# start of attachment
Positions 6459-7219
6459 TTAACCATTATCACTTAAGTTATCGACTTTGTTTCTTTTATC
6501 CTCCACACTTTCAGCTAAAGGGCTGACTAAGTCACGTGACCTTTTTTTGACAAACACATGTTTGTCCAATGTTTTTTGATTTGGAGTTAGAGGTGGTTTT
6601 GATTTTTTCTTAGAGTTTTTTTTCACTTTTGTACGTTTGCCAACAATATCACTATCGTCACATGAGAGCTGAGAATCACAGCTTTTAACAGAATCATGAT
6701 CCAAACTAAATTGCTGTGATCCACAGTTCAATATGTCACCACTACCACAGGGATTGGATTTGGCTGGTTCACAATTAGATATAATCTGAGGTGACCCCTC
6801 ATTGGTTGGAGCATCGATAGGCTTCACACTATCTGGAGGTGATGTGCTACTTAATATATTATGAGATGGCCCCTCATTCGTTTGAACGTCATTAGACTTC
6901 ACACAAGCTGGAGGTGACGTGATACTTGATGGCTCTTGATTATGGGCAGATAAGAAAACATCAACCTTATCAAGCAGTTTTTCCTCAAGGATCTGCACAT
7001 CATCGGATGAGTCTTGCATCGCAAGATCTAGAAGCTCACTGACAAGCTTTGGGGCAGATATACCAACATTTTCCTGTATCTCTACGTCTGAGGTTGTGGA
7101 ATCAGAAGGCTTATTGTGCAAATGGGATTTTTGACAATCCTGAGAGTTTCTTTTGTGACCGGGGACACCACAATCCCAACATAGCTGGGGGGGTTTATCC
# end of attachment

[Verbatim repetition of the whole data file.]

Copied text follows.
Positions 6459-7219
6459 TTAACCATTATCACTTAAGTTATCGACTTTGTTTCTTTTATC
6501 CTCCACACTTTCAGCTAAAGGGCTGACTAAGTCACGTGACCTTTTTTTGACAAACACATGTTTGTCCAATGTTTTTTGATTTGGAGTTAGAGGTGGTTTT
6601 GATTTTTTCTTAGAGTTTTTTTTCACTTTTGTACGTTTGCCAACAATATCACTATCGTCACATGAGAGCTGAGAATCACAGCTTTTAACAGAATCATGAT
6701 CCAAACTAAATTGCTGTGATCCACAGTTCAATATGTCACCACTACCACAGGGATTGGATTTGGCTGGTTCACAATTAGATATAATCTGAGGTGACCCCTC
6801 ATTGGTTGGAGCATCGATAGGCTTCACACTATCTGGAGGTGATGTGCTACTTAATATATTATGAGATGGCCCCTCATTCGTTTGAACGTCATTAGACTTC
6901 ACACAAGCTGGAGGTGACGTGATACTTGATGGCTCTTGATTATGGGCAGATAAGAAAACATCAACCTTATCAAGCAGTTTTTCCTCAAGGATCTGCACAT
7001 CATCGGATGAGTCTTGCATCGCAAGATCTAGAAGCTCACTGACAAGCTTTGGGGCAGATATACCAACATTTTCCTGTATCTCTACGTCTGAGGTTGTGGA
7101 ATCAGAAGGCTTATTGTGCAAATGGGATTTTTGACAATCCTGAGAGTTTCTTTTGTGACCGGGGACACCACAATCCCAACATAGCTGGGGGGGTTTATCC